Home' Trinidad and Tobago Guardian : December 7th 2014 Contents DECEMBER 7 • 2014 www.guardian.co.tt SUNDAY BUSINESS GUARDIAN
STOCKS | SBG13
The National Commercial Bank
of Jamaica Ltd (NCBJ) continues
to make progress in many areas
of its operations. Its medium-
term goal is to become a more
visible financial services group
in the English-speaking Caribbean, particularly
outside of its home base in Jamaica.
Let us see how this banking and insurance
group performed in the year to September 2014.
Changes in financial position
Total assets increased from the restated
J$446.58 billion as at September 2013 to
J$499.35 billion on September 30, 2014, reflect-
ing an increase of 11.8 per cent.
Cash in hand and balances at the Central
Bank rose to J$29.8 billion from the 2013 figure
of J$24.4 billion. Here, the interest-bearing
reserves with the Central Bank rose to J$9.2
billion from the 2013 level of J$6.8 billion. In
addition, other balances with the Central Bank
increased from the previous level of J$0.9
billion to J$3.5 billion.
Reverse purchase agreements jumped from
the J$0.33 billion as at September 2013 to
J$1.62 billion this year-end.
The net portfolio of loans and advances
closed 2014 at J$157.6 billion; this represented
an increase of 11.7 per cent over the 2013 bal-
ance of J$141.1 billion. At the gross level, total
loans increased by 12.7 per cent to J$161.86
billion from the 2013 base of J$143.68 billion.
However, the provision for credit losses rose
by more than 52 per cent to J$4.9 billion from
The group s largest gross loan exposures are
personal (J$72.4 billion), tourism (J$17.8 billion),
distribution (J$16.1 billion) and J$14.9 billion
to the construction sector.
Total pledged assets increased to J$159.5 bil-
lion from the 2013 level of J$134.5 billion. The
most significant change occurred in securities
pledged as collateral for repurchase agreements,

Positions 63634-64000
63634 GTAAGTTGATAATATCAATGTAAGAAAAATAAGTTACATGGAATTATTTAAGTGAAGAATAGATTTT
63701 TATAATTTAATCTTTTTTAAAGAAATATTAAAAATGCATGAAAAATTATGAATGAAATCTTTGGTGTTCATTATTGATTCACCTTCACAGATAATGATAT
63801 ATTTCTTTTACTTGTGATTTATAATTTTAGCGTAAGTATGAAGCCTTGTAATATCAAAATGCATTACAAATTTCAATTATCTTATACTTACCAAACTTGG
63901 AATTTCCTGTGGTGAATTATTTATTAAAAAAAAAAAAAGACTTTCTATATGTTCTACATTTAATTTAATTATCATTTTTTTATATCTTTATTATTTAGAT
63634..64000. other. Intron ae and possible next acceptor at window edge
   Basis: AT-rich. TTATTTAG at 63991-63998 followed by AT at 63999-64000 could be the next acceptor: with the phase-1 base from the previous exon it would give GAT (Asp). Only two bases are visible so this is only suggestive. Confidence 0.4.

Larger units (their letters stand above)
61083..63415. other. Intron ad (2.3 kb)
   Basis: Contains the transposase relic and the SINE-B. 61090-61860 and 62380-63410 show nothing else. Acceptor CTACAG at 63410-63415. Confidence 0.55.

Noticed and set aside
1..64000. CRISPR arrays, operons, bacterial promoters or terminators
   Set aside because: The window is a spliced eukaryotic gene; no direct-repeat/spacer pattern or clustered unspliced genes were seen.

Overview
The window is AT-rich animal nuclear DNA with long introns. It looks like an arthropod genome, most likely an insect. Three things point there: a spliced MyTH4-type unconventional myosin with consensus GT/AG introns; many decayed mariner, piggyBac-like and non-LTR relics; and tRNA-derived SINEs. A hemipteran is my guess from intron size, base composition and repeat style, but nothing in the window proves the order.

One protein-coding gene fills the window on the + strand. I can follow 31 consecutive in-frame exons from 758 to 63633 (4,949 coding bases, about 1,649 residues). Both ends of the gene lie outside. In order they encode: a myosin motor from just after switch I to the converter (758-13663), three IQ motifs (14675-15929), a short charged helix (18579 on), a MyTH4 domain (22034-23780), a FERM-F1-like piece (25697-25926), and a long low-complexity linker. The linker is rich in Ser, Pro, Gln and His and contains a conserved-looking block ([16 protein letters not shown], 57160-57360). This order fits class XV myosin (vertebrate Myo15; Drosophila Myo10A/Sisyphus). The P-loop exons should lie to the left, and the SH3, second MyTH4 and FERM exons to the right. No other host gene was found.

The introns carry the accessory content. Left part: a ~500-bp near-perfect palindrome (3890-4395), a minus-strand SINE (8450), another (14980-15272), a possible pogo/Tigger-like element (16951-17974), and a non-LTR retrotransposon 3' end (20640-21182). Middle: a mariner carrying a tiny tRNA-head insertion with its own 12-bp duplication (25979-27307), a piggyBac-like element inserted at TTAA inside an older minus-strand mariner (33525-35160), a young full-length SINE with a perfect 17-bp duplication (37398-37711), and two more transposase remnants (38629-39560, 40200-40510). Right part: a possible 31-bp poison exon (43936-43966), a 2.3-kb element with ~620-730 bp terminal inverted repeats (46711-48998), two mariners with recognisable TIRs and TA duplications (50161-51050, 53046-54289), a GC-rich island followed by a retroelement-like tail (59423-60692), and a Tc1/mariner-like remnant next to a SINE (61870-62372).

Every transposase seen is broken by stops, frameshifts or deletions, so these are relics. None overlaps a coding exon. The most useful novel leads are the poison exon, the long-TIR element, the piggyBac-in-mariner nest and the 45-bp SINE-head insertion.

which moved to J$158 billion from J$132.4 bil-
lion in the earlier period.
Total liabilities advanced to J$418.7 billion
from the 2103 figure of J$374.6 billion, rep-
resenting an increase of 11.8 per cent.
The largest component, customers deposits,
grew by 13.3 per cent to J$202.2 billion from
J$178.4 billion as at September 2013. As at
September 2014, J$167.3 billion or 82.5 per
cent of the total was due within one month.
This is an improvement from 2013, when 84.2
per cent or J$150.6 billion was similarly clas-
Repurchase agreements increased from
J$117.38 billion as at year-end 2013 to J$134.7
billion as at September 2014. Of the 2014 bal-
ance, J$131.3 billion or 97.5 per cent matured
in less than twelve months. For 2013, the figure
was 94.8 per cent, representing J$111.3 bil-
Higher retained earnings (J$40.4 billion)
and retained earnings reserve (J$19.4 billion)
were the main components of shareholders
equity, which advanced to J$80.6 billion from
J$72 billion as at year-end 2013; this repre-
sented an increase of 12 per cent.
Income and profits
Net interest income advanced from 2013 s
J$23.56 billion to J$24.66 billion, reflecting an
increase of 4.67 per cent. This modest improve-
ment reflected the disproportionally larger
increase in interest expense (up by 32 per cent)
versus the smaller increase (up by 12.5 per cent)
in interest income.
A similar pattern exhibited itself with the
change in net fee and commission income. This
combined figure increased by 8.3 per cent,
advancing from J$8 billion in 2013 to J$8.67
billion this year. On the one hand, the income
component rose by 8.9 per cent, while, on the
other hand, the expense element increased by
11.9 per cent.
The gain on foreign currency and investment
activities increased from J$1.03 billion in 2013
to J$2.59 billion this year. In this case, the 2013
result was reduced by J$1.53 billion due to the
effects of the government and national debt
The acquisition of Advantage General Insur-
ance Company Ltd (AGIC) boosted premium
income by almost 40 per cent to J$6.99 billion
from J$5 billion a year earlier. Almost J$1.6
billion of the total increase was classified as
general insurance contracts.
Dividend income declined to J$160.6 million
(2013: J$228.5 million) while other operating
income advanced to J$174.6 million (2013: J$141.8
The net effect of these changes saw total
operating income increase to J$43.25 billion